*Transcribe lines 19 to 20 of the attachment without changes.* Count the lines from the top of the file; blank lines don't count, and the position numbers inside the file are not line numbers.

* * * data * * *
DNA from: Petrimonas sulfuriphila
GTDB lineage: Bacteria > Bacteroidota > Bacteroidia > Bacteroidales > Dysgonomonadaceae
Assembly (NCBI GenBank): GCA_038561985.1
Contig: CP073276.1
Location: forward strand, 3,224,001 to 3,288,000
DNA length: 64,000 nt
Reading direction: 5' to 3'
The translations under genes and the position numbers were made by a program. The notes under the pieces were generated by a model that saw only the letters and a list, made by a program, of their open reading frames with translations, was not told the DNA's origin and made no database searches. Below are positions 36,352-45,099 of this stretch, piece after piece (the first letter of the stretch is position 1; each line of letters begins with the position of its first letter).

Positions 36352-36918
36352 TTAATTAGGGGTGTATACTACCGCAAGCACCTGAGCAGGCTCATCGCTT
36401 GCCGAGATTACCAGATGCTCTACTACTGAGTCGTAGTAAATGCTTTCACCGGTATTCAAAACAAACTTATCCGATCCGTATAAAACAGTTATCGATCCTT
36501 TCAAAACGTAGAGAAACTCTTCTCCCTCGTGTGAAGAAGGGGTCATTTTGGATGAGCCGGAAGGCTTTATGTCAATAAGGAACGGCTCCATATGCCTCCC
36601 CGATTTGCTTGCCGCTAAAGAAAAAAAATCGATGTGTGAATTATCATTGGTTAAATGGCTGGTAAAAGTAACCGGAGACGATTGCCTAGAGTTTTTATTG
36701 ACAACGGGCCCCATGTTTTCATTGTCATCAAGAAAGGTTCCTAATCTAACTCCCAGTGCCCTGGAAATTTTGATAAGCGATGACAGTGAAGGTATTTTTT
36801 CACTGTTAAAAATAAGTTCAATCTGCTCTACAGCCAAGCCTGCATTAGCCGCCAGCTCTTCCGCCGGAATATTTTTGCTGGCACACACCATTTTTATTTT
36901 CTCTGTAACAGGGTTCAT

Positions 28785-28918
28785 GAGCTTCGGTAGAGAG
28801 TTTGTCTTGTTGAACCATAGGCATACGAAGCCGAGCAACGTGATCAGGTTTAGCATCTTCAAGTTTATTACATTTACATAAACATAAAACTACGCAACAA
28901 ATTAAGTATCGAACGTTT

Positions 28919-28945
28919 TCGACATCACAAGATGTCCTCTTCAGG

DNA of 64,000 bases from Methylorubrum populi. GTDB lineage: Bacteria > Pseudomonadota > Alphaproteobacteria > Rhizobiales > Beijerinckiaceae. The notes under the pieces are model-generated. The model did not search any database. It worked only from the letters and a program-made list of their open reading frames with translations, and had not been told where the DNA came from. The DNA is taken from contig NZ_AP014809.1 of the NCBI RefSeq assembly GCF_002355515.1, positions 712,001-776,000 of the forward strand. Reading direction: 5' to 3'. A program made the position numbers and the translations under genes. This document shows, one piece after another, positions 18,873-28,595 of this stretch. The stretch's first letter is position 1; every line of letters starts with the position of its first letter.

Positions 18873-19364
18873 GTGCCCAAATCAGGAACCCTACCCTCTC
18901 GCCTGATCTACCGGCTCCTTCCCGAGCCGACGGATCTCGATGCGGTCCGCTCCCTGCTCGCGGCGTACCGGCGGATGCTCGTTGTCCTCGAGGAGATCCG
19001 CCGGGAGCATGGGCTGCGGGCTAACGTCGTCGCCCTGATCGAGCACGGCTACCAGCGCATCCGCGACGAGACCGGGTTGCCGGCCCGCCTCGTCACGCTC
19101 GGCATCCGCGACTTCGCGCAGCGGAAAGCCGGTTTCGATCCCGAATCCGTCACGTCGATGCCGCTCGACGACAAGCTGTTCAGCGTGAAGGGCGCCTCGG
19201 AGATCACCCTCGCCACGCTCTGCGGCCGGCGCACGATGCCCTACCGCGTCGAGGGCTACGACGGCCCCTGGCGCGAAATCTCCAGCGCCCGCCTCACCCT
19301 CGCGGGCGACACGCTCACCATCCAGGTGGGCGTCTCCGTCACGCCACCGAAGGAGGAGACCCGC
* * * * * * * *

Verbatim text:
28801 TTTGTCTTGTTGAACCATAGGCATACGAAGCCGAGCAACGTGATCAGGTTTAGCATCTTCAAGTTTATTACATTTACATAAACATAAAACTACGCAACAA
28901 ATTAAGTATCGAACGTTT